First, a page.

The 20/20 Experience by Justin Timberlake (RCA, 2013. 70 minutes)
A recent episode of Saturday Night Live was hosted by none other than Justin Timberlake, a man who can sing, joke, act, and do it all. He is today’s renaissance man. He is a performer.
The 20/20 Experience marks Justin Timberlake’s first release in seven long years. Justin Timberlake spent the better part of the decade acting, being funny, and trying to escape the negative attention that he was “trying to be black”, which, curiously enough was one of the jokes of the last Saturday Night Live episode. The success of The 20/20 Experience has everything to do with Saturday Night Live, as it is Justin Timberlake’s ability to be a performer, not just a musician, that separates him from the pack.
Unlike so many Mousketeers of his generation, Timberlake has found an untarnished reputation as both an amazing musician and a performer. The first single of the album, “Suit and Tie”, exhibits this fact. The guy can sing and dance oh so well, and that matters if you’re a performer.
The bhaṅgṛā rhythms of “Don’t Hold the Wall” remind every listener of Timberlake’s old days. Perhaps that isn’t a bad thing. “Let the Groove In” brings in another beat from the Afro-Cuban tradition, eliciting the listener to hold on to the groove as best they can. The use of different beats outside of the traditional R&B genre is one of the things that also separates Timberlake as a different kind of high-falsetto pop singer.
Found the Formula
So, here’s the thing. JT has figured out the pop formula. There’s a reason Rhianna is a big deal. There’s a reason indie culture is just that: independent. The average listener likes pop, likes normal, and likes easy. Sometimes, as a listener, it’s good, perhaps preferred, to just turn your brain off and groove a bit. JT’s sensible strategy of quick, repetitive hits is a good idea! He capitalizes on the singular theme (perhaps inspired by his new wife) of “I like girl, she likes me. Yay!” The album’s theme of romantic love is hardly a new one in the pop scene, but his tunes add a lot to the already over-developed category. Tracks like “Pusher Love Girl” and “That Girl” especially tell the tale. Moreover, his track “Spaceship Coupe” tells the story of a long love-making session all the way to the surface of the moon (with some especially annoying effects, by the way). “Mirrors” also conveys pillow-talk sensuality while still using pop power at the same time—I like to think of it as a narcissistic love play anthem.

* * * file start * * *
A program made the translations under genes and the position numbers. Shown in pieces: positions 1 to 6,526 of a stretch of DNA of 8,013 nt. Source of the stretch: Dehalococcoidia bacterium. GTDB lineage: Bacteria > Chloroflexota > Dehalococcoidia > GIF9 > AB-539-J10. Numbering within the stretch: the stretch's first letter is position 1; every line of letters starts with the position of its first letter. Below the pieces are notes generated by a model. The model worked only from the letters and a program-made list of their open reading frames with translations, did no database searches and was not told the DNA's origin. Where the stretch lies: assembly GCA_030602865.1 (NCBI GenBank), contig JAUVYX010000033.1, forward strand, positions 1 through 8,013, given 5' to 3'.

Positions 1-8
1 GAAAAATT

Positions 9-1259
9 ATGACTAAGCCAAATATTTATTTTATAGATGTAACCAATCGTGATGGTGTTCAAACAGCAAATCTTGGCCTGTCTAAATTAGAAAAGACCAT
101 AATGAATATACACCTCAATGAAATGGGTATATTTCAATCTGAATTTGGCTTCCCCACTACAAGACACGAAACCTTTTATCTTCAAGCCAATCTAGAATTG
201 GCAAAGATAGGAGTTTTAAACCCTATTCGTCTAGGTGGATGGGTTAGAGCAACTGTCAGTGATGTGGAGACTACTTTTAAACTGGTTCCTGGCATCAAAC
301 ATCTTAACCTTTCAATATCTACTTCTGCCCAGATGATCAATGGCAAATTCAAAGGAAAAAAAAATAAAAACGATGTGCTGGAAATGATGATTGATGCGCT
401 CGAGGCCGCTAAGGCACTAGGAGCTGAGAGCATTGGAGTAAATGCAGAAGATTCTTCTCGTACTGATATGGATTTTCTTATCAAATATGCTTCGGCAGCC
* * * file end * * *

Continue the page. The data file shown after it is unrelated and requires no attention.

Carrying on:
So, take away JT’s performance ability, sense of humor, and ability to dance, and what do you have? A decent album. Nothing good, nothing bad, just mostly par for the course. Personally, I expected after seven long years to have a smash hit. But, perhaps he’s just warming back up into the music world. Please don’t hear me say that The 20/20 Experience is a bad album. Far from it; it will be playing in my car for a while as it’s really fun. Coupled with his amazing dance tunes and acting (like on SNL) his new stuff is amazing. If he ever comes to my town for a live show, I’m in.
Verdict: 4 out of 5